The Voice of Thunder

| July 15, 2013

cover

The Voice of Thunder

West Jerusalem, early June 1967. Ten-year-old Mira Levi and her best friend Gili Moser share an awful secret. They have discovered a new radio station called The Voice of Thunder. Broadcasting from Cairo in accented Hebrew, it threatens the obliteration of Israel: “We will throw you and your whole country into the sea. We will march in your streets and into your homes.” On June 5 the attack begins and Mira and Gili’s school is hit. War has begun.

The two friends and their families are confined to a basement shelter of their apartment complex while the battle continues above. Mira, afraid of what might happen and worried about her father fighting on the front, prays for safety and wonders: “In a war where both sides are praying, how does God know which prayers to answer?” As the international crisis unfolds, Mira struggles to verbalize her concerns about family, friendship and the future of her nation. Only in her diary can she express her fear that none of them will survive this conflict.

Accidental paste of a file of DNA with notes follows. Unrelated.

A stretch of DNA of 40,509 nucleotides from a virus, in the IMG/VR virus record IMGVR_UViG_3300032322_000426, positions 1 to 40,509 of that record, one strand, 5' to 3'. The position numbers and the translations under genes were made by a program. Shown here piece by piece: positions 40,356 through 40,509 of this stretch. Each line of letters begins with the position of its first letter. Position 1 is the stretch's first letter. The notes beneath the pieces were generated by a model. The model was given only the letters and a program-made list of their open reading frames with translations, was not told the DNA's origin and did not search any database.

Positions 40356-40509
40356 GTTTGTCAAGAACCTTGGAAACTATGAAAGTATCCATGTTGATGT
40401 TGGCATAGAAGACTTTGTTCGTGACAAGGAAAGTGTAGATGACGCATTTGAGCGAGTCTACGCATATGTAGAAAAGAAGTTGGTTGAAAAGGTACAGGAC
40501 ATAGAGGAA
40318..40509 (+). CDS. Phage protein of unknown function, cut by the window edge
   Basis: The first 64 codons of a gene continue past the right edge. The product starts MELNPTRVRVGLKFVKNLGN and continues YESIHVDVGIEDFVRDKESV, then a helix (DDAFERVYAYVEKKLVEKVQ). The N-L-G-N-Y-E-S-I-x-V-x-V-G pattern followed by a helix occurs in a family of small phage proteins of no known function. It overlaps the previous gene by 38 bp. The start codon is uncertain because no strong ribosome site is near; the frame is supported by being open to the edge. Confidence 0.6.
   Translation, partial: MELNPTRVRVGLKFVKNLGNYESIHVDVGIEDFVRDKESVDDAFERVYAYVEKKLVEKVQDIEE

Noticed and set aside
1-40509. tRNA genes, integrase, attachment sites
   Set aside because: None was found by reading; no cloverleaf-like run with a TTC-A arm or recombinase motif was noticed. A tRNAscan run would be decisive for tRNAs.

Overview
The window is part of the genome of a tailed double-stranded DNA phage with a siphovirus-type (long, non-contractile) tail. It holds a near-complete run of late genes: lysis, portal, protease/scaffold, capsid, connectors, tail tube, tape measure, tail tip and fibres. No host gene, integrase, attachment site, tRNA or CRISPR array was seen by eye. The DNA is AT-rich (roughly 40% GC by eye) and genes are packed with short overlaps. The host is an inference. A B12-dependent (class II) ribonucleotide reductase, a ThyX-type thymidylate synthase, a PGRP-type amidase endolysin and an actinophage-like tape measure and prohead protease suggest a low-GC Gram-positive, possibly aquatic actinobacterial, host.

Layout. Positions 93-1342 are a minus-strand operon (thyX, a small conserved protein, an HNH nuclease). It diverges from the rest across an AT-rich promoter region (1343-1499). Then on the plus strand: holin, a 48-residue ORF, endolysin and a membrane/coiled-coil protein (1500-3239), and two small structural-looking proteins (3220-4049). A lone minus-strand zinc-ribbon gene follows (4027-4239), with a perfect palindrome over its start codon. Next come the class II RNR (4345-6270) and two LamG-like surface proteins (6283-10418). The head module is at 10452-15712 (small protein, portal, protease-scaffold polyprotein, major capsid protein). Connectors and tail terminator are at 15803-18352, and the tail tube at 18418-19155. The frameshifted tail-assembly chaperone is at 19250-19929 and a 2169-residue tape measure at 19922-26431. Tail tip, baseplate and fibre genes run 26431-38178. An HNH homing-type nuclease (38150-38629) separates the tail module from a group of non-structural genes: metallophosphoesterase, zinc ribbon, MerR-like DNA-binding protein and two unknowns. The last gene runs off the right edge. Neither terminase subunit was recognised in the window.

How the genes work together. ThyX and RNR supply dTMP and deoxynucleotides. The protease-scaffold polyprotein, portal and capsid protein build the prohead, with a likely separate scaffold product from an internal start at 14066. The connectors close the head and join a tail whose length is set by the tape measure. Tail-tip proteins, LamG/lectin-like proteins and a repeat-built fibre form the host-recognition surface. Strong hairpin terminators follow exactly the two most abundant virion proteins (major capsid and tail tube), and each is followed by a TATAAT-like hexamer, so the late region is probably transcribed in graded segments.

“Breen takes young readers on a fascinating journey in the middle of Jerusalem, Israel, and the Six Day War. Like the journal of Anne Frank, we get a glimpse into what it was like to be a Jew in an antagonistic world. THE VOICE OF THUNDER will move you to the edge of your seat as you witness this harrowing time in the life of a fifth grade Israeli Jewish girl, Mira. It will also leave you with a smile.” ~ Pam Calvert, author of The Multiplying Menace series and other books for children

“Historical events of the Arab-Israeli Six Day War in the summer of 1967 become the human story of two pre-teen girls in a Jerusalem apartment complex discerning the causes of war. Who is on the right side? Where is God? Gili and Mira live out the war amid a well-drawn supporting cast, and descriptions of their milieu both vivid and spare. This book fleshes out a deep wisdom concerning human prejudice and violence, a wisdom reinforced with effective poetic imagery and moments of human warmth. Readers of any age will learn from the secrets, prayers, and dreams of these characters.” ~ Shannon E. Hengen, Ph.D., literary critic and professor emerita of Canadian and women’s literature at Laurentian University

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